The lumber industry is challenged with meeting high demand while simultaneously controlling costs – especially when labor and parts/equipment are in short supply. This makes it extremely important that the production process is optimized to be fast and efficient with minimal downtime while creating quality lumber with little waste.
One of the most important aspects of kiln dried lumber production is controlling the moisture content in the wood. Drying the wood effectively until it reaches the proper moisture level is critical for producing quality lumber. Improper moisture content can affect the appearance, dimensions, and strength of the wood, and potentially yield lumber that cannot be used.
Kilns are often used to dry wood during the lumber production process. Since wood takes on the moisture content of its surroundings, it is imperative to precisely regulate the environment during kiln drying. Kilns use air flow, steam injections, and temperature to control the humidification of the wood and reach desired moisture levels.
Steam boilers are used to supply steam during this lumber kiln-drying process. High-quality, pure steam is essential for properly controlling the humidity in the kiln.
Issues from Steam Boiler Carryover
A common issue that can occur with steam boilers during lumber production is carryover. Carryover is a phenomenon where liquid water and impurities get carried out with the steam from the cycled-up boiler water due to poor steam-water separation. This means that the steam is no longer pure and can become very problematic for kiln drying operations.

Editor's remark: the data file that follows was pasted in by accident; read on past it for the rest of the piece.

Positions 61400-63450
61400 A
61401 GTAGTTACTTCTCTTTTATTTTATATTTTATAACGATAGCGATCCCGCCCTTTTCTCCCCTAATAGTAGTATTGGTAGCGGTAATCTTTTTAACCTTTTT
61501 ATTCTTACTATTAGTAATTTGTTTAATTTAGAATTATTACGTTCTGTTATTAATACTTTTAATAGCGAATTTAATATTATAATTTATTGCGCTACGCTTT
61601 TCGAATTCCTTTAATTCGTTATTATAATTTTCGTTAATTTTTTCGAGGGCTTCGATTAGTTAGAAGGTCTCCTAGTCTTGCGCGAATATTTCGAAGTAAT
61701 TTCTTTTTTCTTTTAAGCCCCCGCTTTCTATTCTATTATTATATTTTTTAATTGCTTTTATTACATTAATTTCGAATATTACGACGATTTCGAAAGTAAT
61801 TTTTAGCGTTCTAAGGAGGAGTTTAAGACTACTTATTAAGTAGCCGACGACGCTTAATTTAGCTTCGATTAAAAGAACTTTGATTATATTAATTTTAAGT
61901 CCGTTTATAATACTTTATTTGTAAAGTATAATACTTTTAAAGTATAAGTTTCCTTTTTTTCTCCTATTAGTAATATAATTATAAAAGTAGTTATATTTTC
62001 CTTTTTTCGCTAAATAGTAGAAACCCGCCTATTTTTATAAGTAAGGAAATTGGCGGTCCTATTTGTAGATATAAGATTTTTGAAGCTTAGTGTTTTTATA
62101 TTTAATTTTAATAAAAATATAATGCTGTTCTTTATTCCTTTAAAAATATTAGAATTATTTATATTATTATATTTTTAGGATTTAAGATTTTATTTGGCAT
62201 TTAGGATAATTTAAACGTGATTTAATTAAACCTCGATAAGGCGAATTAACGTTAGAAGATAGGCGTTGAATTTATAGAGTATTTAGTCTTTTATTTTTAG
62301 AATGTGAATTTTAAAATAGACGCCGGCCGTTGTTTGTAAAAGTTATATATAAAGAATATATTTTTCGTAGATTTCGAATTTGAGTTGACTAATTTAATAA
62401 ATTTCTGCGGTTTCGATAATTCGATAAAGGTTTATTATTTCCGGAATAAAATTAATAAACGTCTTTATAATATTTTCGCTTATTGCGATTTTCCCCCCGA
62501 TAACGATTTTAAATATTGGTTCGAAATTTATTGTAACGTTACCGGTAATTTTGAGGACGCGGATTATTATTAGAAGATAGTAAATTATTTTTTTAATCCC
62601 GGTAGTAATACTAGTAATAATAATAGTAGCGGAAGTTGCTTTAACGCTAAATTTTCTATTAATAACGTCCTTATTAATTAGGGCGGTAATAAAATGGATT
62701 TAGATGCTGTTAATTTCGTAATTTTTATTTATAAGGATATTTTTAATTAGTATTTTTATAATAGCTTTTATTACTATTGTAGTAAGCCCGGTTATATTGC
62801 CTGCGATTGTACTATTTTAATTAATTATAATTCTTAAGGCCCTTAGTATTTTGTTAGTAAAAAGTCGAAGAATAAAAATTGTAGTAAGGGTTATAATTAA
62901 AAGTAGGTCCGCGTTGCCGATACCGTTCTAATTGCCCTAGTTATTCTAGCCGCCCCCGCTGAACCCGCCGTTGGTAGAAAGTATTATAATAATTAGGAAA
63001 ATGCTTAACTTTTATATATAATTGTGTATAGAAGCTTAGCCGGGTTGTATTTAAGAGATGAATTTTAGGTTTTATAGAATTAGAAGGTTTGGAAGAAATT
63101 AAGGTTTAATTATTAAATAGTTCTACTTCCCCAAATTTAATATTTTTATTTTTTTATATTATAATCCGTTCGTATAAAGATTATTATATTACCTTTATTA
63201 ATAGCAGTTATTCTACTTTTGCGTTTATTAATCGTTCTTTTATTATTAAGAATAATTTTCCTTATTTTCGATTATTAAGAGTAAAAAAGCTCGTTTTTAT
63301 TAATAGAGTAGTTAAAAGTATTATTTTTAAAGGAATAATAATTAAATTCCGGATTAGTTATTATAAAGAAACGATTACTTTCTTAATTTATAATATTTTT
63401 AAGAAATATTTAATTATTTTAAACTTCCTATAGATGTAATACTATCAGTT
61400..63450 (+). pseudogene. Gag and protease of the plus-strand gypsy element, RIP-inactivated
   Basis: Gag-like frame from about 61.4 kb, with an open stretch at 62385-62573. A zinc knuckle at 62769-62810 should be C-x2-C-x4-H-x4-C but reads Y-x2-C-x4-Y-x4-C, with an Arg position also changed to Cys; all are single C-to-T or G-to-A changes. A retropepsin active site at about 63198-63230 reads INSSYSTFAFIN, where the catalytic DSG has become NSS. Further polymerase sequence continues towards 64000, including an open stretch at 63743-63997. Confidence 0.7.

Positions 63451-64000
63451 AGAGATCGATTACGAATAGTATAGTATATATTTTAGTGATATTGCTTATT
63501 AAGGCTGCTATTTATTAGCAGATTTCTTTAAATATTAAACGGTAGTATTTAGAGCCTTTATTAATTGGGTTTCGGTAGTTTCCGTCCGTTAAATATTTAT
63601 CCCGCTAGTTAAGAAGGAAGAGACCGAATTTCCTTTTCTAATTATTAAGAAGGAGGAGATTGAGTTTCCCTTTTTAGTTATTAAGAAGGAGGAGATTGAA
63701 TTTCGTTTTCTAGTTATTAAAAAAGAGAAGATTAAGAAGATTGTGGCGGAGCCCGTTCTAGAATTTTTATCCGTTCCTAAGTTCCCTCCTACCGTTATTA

If boiler water is carried into the steam line and injected into the kiln, it can cause damage to both the lumber and the kiln structure itself. Because carryover produces low-energy, low quality steam, the results are inconsistent drying and conditioning times which can cause variations in lumber quality, negatively affecting its value. Carryover also accelerates corrosion in kiln coils, steam lines, and equipment downstream of the boilers.
Additionally, carryover can cause a sharp drop in boiler efficiency, lead to water hammering and erratic boiler behavior, and make it difficult to manage any chemical program. In summary, carryover can seriously affect the operation and health of your entire steam system and greatly increase costs by increasing boiler fuel use. These semi-hidden costs must be eliminated in today’s business environment.
What Causes Carryover?
Carryover can occur in your steam system for a number of reasons. Fluctuating steam demand (often seen in kiln-drying yards), low operating pressure, poor water chemistry and control, and improper plant design can all promote boiler carryover.
Many kiln drying lumber producers may not be aware that issues with their equipment, delays in production, or damaged lumber are the direct result of boiler carryover. Once identified as a problem, the challenge becomes how to effectively correct it.
One common approach to curb carryover in systems that struggle to maintain good steam-water separation is to increase boiler blowdown. However, increasing the blowdown rate is a costly method and a waste of energy, water, and treatment chemicals.
Boiler water chemistry is another way companies attempt to thwart carryover. However, many of the conventional chemical treatment programs that are often used are problematic because they add more and more dissolved solids to the water. These solids, along with other impurities, contribute to the carryover-potential of the boiler water, which can only be removed via boiler blowdowns. Again, increasing blowdown results in greater utility and chemicals consumption and higher costs.
Corrosion from Standard Operation of Kilns
Even without boiler carryover, other aspects of standard kiln operation can lead to corrosion of the metal inside the kiln. Lumber yards rotate their kilns to keep an efficient production schedule. Kilns are often cycling between drying, conditioning, and remaining idle. The continual wet/dry operation of equipment causes metal surfaces to become susceptible to oxygen, carbonic acid attack and flash corrosion. Any leaks in coils and steam/condensate piping will draw in air (oxygen and CO2) whenever a vacuum is pulled and accelerate the corrosion process.